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The Damages-Based Agreements Regulations 2013

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Draft Legislation:

This is a draft item of legislation. This draft has since been made as a UK Statutory Instrument: The Damages-Based Agreements Regulations 2013 No. 609

Draft Regulations laid before Parliament under section 120(4) of the Courts and Legal Services Act 1990, for approval by resolution of each House of Parliament.

Draft Statutory Instruments

2013 No. 000

Legal Services, England And Wales

The Damages-Based Agreements Regulations 2013

Made

***

Coming into force

1st April 2013

The Lord Chancellor in exercise of the powers conferred by sections 58AA(4) and (5) and 120(3) of the Courts and Legal Services Act 1990(1), having consulted in accordance with section 58AA(6) of that Act, makes the following Regulations, a draft of which has been laid before and approved by resolution of each House of Parliament in accordance with section 120(4)(2) of that Act.

Citation, commencement, interpretation and application

1.  (1)  These Regulations may be cited as the Damages-Based Agreements Regulations 2013 and come into force on 1st April 2013.

(2) In these Regulations—

“the Act” means the Courts and Legal Services Act 1990;

“claim for personal injuries” has the same meaning as in Rule 2.3 of the Civil Procedure Rules 1998(3);

“client” means the person who has instructed the representative to provide advocacy services, litigation services (within section 119 of the Act) or claims management services (within the meaning of section 4(2)(b) of the Compensation Act 2006(4)) and is liable to make a payment for those services;

“costs” means the total of the representative’s time reasonably spent, in respect of the claim or proceedings, multiplied by the reasonable hourly rate of remuneration of the representative;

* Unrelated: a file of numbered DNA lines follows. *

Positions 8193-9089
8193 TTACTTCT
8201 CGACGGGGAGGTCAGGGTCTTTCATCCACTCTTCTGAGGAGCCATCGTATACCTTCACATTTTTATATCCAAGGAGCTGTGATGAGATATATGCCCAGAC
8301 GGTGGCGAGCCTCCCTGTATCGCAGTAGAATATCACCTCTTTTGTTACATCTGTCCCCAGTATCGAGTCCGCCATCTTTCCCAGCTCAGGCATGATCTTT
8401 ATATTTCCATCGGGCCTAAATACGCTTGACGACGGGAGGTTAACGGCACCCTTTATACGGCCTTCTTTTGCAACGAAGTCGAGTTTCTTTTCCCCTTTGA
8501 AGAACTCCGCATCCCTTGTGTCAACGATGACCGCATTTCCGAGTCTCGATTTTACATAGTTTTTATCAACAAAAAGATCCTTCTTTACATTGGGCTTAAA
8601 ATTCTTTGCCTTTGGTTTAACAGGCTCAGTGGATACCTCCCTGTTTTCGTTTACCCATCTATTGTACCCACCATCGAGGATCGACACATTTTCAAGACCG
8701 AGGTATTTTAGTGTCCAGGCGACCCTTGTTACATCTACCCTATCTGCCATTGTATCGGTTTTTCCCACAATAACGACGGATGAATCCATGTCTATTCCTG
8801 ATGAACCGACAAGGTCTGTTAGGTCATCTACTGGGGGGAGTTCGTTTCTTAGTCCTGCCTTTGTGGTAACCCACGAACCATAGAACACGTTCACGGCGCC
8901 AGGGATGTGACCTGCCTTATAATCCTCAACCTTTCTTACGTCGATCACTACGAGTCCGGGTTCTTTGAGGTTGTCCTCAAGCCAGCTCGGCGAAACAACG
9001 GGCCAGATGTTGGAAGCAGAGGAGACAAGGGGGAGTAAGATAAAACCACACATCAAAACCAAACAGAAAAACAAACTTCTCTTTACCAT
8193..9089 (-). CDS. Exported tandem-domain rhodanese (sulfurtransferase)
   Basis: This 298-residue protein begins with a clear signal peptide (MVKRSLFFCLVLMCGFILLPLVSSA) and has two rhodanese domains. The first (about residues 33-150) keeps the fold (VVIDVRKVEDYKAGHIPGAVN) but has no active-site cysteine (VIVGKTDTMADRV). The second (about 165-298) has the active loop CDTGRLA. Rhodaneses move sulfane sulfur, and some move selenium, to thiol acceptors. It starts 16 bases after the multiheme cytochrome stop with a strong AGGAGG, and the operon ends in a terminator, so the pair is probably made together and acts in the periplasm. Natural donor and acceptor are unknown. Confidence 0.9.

“employment matter” means a matter that is, or could become, the subject of proceedings before an employment tribunal;

“expenses” means disbursements incurred by the representative, including the expense of obtaining an expert’s report and, in an employment matter only, counsel’s fees;

“payment” means that part of the sum recovered in respect of the claim or damages awarded that the client agrees to pay the representative, and excludes expenses but includes, in respect of any claim or proceedings to which these regulations apply other than an employment matter, any disbursements incurred by the representative in respect of counsel’s fees;

“representative” means the person providing the advocacy services, litigation services or claims management services to which the damages-based agreement relates.

(3) Subject to paragraphs (4), (5) and (6), these Regulations shall apply to all damages-based agreements entered into on or after the date on which these Regulations come into force.

(4) Subject to paragraph (6), these Regulations shall not apply to any damages-based agreement to which section 57 of the Solicitors Act 1974(5) (non-contentious business agreements between solicitor and client) applies.

(5) In these Regulations—

(a)regulation 4 does not apply; and

(b)regulations 5, 6, 7 and 8 only apply,

to any damages-based agreement in respect of an employment matter.

(6) Where these Regulations relate to an employment matter, they apply to all damages-based agreements signed on or after the date on which these Regulations come into force.

Revocation of 2010 Regulations and transitional provision